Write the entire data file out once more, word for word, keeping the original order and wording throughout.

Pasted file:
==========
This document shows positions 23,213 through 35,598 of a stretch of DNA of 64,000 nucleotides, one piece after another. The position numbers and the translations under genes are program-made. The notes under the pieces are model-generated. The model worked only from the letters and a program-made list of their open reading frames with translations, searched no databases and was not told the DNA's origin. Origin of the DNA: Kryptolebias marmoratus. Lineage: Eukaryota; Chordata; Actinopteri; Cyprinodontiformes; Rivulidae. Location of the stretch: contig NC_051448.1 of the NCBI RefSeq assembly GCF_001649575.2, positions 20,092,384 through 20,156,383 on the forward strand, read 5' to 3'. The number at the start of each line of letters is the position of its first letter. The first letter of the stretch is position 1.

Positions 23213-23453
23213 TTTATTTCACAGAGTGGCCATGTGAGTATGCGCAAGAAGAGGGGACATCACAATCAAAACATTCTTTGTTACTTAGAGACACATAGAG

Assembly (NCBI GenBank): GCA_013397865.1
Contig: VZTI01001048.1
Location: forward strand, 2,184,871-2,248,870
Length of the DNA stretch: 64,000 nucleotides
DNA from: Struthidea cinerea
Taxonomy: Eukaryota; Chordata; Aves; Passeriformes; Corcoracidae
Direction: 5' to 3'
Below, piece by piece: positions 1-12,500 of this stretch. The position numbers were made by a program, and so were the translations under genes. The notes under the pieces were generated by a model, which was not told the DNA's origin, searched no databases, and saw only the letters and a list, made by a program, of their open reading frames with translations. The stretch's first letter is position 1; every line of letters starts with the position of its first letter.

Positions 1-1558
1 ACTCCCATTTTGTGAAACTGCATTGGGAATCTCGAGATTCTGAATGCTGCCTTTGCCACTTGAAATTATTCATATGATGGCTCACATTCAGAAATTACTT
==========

This document shows positions 23,213 through 35,598 of a stretch of DNA of 64,000 nucleotides, one piece after another. The position numbers and the translations under genes are program-made. The notes under the pieces are model-generated. The model worked only from the letters and a program-made list of their open reading frames with translations, searched no databases and was not told the DNA's origin. Origin of the DNA: Kryptolebias marmoratus. Lineage: Eukaryota; Chordata; Actinopteri; Cyprinodontiformes; Rivulidae. Location of the stretch: contig NC_051448.1 of the NCBI RefSeq assembly GCF_001649575.2, positions 20,092,384 through 20,156,383 on the forward strand, read 5' to 3'. The number at the start of each line of letters is the position of its first letter. The first letter of the stretch is position 1.

Positions 23213-23453
23213 TTTATTTCACAGAGTGGCCATGTGAGTATGCGCAAGAAGAGGGGACATCACAATCAAAACATTCTTTGTTACTTAGAGACACATAGAG

Assembly (NCBI GenBank): GCA_013397865.1
Contig: VZTI01001048.1
Location: forward strand, 2,184,871-2,248,870
Length of the DNA stretch: 64,000 nucleotides
DNA from: Struthidea cinerea
Taxonomy: Eukaryota; Chordata; Aves; Passeriformes; Corcoracidae
Direction: 5' to 3'
Below, piece by piece: positions 1-12,500 of this stretch. The position numbers were made by a program, and so were the translations under genes. The notes under the pieces were generated by a model, which was not told the DNA's origin, searched no databases, and saw only the letters and a list, made by a program, of their open reading frames with translations. The stretch's first letter is position 1; every line of letters starts with the position of its first letter.

Positions 1-1558
1 ACTCCCATTTTGTGAAACTGCATTGGGAATCTCGAGATTCTGAATGCTGCCTTTGCCACTTGAAATTATTCATATGATGGCTCACATTCAGAAATTACTT